Nonprofits  January 12, 2023

Can’d Aid projects served 85,000 people in 2022

LONGMONT — Can’d Aid, a Longmont-based nonprofit organization, hosted more than 100 projects across the U.S. in 2022, supporting sustainability, disaster relief, and physical health and mental wellness.

Projects in 2022 included 6,000 volunteers and corporate sponsors, enabling the organization  to serve more than 85,000 people. Projects included building 5,400 bikes and skateboards and donating more than 500 instruments to underserved youth across the country as a part of the national movement to get children outside, active and creative. 

Can’d Aid, since its inception in 2013, has built and donated thousands of bikes and skateboards through its Treads + Trails program and donated 45% more bikes and skateboards year-over-year in 2022.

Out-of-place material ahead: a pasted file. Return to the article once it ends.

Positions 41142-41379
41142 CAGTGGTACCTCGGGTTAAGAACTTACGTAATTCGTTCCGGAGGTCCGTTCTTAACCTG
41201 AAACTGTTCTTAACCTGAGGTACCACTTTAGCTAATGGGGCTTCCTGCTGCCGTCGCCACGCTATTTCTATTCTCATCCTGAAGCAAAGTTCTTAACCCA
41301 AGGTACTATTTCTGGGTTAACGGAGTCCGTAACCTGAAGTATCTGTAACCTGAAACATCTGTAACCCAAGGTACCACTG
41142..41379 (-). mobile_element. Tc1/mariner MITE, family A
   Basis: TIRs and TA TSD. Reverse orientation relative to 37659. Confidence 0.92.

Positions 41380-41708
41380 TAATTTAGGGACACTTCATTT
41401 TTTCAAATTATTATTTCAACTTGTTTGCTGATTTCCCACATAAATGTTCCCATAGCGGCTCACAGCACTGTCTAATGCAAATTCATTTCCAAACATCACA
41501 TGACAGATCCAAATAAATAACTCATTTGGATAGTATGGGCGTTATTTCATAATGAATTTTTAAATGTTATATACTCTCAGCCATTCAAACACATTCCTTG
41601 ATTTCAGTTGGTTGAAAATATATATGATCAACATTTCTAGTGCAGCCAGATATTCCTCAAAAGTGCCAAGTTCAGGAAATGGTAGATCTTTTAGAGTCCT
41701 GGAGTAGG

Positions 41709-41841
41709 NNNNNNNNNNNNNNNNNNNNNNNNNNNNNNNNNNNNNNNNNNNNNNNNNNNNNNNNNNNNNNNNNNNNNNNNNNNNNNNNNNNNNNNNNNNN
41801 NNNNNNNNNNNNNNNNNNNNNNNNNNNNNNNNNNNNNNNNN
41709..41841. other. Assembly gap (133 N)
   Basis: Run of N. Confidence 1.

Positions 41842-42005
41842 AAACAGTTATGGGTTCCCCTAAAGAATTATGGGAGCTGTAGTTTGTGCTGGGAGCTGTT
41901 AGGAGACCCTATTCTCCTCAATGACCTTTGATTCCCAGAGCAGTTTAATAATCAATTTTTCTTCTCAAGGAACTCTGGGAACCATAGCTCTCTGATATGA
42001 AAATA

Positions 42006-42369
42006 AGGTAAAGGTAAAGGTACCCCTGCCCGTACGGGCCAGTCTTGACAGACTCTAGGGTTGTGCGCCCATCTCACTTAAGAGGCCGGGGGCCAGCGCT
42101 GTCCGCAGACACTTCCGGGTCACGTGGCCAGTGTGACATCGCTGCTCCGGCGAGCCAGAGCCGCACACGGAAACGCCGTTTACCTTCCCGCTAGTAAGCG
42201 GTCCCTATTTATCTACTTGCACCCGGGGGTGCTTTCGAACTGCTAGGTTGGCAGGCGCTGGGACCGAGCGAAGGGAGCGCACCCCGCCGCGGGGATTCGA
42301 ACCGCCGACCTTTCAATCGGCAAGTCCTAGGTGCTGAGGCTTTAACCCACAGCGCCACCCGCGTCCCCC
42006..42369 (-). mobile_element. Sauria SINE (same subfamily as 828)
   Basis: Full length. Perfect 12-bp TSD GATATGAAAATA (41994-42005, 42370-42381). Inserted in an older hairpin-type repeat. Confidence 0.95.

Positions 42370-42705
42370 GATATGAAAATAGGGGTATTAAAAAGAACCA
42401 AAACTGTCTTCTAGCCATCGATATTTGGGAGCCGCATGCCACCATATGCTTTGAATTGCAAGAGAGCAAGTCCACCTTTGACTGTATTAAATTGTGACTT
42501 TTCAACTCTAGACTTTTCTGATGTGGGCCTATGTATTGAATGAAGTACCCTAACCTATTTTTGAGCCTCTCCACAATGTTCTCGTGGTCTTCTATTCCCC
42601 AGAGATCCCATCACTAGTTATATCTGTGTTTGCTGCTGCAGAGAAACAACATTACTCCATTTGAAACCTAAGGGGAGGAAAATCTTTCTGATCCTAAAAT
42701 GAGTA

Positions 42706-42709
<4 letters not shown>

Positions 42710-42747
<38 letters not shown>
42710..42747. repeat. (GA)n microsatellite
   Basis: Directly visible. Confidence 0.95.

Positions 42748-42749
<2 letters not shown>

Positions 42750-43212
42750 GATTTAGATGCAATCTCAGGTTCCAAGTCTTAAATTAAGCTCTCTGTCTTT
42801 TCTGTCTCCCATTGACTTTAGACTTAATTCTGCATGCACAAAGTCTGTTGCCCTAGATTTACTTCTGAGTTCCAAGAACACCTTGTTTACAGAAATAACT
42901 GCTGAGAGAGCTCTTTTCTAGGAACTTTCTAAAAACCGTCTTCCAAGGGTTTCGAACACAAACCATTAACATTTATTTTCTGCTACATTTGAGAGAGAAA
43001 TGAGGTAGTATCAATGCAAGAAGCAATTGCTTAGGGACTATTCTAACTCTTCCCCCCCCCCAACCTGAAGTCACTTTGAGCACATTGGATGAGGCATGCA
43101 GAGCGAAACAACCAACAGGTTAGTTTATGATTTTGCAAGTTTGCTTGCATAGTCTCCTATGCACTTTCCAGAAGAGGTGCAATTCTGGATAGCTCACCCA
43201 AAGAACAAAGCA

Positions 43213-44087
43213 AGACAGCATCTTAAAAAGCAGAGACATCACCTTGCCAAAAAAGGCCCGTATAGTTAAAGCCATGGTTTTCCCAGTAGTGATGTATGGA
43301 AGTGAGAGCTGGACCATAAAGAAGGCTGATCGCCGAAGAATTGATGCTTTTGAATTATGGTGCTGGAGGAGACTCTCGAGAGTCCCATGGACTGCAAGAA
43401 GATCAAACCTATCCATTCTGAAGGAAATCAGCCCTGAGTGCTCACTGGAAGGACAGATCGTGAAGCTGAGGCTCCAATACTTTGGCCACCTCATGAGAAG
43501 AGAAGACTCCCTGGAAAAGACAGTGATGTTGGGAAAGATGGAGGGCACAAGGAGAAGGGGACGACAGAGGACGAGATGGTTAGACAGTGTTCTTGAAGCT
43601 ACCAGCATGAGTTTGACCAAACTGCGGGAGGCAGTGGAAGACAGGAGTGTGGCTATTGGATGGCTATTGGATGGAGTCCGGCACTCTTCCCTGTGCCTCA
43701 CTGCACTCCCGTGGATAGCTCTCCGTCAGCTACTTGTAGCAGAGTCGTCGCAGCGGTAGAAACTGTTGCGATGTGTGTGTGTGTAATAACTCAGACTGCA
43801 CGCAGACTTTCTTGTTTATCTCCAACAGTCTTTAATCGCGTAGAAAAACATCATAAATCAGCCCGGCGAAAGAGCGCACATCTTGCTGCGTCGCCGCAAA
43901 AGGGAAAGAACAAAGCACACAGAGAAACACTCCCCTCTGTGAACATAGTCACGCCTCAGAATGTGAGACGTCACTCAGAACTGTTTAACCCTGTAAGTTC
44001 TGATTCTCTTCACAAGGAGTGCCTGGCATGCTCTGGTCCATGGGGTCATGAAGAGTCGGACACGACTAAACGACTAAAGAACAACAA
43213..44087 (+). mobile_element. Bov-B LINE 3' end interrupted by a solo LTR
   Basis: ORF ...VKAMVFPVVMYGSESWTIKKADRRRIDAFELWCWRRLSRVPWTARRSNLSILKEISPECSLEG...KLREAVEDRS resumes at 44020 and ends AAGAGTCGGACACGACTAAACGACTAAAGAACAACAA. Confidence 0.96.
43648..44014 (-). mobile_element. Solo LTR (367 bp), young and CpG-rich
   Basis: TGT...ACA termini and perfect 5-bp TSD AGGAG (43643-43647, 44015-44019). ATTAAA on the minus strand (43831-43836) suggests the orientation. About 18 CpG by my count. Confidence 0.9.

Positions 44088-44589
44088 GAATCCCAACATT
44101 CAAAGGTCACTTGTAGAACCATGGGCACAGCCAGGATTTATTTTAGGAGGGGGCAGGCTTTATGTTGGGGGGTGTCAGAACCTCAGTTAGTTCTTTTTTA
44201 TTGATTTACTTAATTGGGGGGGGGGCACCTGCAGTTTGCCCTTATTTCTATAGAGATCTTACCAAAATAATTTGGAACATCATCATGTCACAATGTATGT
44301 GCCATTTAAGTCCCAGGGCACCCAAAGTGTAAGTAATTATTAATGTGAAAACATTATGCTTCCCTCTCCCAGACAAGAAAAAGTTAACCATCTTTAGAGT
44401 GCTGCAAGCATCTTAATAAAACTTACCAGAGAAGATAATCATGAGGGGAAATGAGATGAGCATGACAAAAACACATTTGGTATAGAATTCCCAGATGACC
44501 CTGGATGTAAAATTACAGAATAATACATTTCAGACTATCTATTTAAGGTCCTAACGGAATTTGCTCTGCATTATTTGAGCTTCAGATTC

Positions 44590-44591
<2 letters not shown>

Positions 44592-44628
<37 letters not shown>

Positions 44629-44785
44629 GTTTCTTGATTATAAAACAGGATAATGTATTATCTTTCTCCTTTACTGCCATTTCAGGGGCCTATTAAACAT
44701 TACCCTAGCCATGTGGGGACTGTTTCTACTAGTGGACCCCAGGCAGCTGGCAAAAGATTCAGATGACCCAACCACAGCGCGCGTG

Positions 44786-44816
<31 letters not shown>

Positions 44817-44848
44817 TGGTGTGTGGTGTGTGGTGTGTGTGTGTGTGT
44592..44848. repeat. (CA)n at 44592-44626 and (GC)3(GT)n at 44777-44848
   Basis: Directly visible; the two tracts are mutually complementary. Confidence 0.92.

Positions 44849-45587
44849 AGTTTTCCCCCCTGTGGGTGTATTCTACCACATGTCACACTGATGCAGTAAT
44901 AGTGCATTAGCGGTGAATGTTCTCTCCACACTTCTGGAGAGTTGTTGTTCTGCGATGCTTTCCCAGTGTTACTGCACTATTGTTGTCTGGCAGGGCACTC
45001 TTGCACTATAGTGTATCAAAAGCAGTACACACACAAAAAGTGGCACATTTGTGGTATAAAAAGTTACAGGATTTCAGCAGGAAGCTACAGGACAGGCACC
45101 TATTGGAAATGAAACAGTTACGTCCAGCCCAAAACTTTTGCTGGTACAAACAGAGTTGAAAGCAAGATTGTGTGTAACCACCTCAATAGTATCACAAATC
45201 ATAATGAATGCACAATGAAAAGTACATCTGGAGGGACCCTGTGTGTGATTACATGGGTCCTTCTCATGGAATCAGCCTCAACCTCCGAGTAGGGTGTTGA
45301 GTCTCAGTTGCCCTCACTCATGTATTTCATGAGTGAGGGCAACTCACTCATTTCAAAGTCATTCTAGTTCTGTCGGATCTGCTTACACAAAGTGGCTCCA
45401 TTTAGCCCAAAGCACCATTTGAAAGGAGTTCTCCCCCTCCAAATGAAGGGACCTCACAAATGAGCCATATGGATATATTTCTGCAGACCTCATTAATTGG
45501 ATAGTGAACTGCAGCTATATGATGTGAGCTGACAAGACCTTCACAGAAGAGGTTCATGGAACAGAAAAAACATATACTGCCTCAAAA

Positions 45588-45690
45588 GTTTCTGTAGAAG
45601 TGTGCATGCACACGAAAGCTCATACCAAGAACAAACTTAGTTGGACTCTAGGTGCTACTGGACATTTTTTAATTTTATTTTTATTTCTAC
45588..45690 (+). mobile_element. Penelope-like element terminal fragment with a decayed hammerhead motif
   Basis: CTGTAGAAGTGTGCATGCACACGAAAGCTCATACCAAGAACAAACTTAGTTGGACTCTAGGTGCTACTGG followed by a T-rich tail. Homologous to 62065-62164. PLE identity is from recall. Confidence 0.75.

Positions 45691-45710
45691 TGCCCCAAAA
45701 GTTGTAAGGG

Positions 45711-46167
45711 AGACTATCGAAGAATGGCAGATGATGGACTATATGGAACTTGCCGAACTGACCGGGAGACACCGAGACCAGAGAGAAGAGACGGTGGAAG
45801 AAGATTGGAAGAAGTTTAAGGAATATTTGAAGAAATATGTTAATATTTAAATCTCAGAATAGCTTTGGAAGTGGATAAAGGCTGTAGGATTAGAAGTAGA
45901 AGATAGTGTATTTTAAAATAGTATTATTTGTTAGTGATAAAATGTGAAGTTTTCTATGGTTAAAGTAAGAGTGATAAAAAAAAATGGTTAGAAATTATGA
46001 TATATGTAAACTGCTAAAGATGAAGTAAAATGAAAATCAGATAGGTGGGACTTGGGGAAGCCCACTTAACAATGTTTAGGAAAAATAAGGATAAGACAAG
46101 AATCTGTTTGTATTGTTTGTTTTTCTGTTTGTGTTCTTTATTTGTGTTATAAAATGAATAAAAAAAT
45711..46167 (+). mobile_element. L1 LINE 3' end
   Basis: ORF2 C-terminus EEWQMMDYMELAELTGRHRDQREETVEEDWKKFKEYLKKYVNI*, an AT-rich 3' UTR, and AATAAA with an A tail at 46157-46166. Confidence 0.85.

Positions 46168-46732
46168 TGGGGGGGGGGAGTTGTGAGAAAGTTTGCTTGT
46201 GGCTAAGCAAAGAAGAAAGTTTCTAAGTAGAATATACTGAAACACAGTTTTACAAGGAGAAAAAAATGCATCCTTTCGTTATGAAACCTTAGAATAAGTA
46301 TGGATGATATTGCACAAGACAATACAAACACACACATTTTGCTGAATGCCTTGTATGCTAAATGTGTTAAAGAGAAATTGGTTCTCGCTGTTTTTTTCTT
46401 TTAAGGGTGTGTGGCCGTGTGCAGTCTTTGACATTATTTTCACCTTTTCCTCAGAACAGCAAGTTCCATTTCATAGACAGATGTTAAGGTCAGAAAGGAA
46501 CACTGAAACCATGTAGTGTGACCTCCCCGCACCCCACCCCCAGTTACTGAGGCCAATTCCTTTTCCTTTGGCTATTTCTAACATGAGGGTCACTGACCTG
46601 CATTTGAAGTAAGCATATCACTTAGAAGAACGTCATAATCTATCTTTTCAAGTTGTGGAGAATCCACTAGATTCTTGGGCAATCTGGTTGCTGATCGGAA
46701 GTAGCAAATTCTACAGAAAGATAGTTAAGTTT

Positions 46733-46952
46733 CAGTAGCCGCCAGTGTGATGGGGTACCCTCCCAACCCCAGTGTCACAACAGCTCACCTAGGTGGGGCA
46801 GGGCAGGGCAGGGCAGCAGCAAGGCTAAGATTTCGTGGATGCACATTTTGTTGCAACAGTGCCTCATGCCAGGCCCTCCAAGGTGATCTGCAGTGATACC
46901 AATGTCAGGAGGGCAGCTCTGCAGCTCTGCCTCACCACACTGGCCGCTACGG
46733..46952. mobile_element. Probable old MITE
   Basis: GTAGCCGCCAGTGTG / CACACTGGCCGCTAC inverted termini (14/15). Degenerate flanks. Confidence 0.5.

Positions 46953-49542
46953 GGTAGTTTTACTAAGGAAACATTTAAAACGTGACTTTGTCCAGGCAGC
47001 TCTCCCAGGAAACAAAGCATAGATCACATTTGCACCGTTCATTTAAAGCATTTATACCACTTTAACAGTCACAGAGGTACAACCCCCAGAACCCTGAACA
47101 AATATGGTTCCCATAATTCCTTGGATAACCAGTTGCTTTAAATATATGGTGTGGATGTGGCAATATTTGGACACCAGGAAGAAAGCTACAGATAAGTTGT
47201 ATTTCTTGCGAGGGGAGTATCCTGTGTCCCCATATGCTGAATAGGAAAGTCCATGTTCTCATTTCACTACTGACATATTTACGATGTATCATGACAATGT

“2022 was amazing for Can’d Aid,” founder and executive director Diana Ralston said in a prepared statement. “With an integrated approach, we provide a variety of resources to communities in need. Our unique events attract volunteers who live and work in these areas, and the simple truth is, doing good also feels good and creates a ripple effect of goodness.” 

Can’d Aid’s Music + Arts programs help combat the mental health crisis among American children by donating new instruments and a chance to interact with award-winning artists. To date, Can’d Aid has donated almost 3,000 instruments and hosted more than 65 educational music workshops across the country. In 2022, Can’d Aid increased the number of instruments donated by 150%.

“Can’d Aid’s Music + Arts program was designed to inspire the next generation of musicians, but the organic way it has grown creates impactful and surprisingly meaningful opportunities for our TUNES Ambassadors to give back while on tour,” Ralston said. “In 2022 we were able to donate over 500 instruments to children across the country and provide them with a live performance from heartfelt musicians.” 

Can’d Aid was founded in September 2013 after flooding caused massive destruction in Colorado totalling more than $1 billion in damages.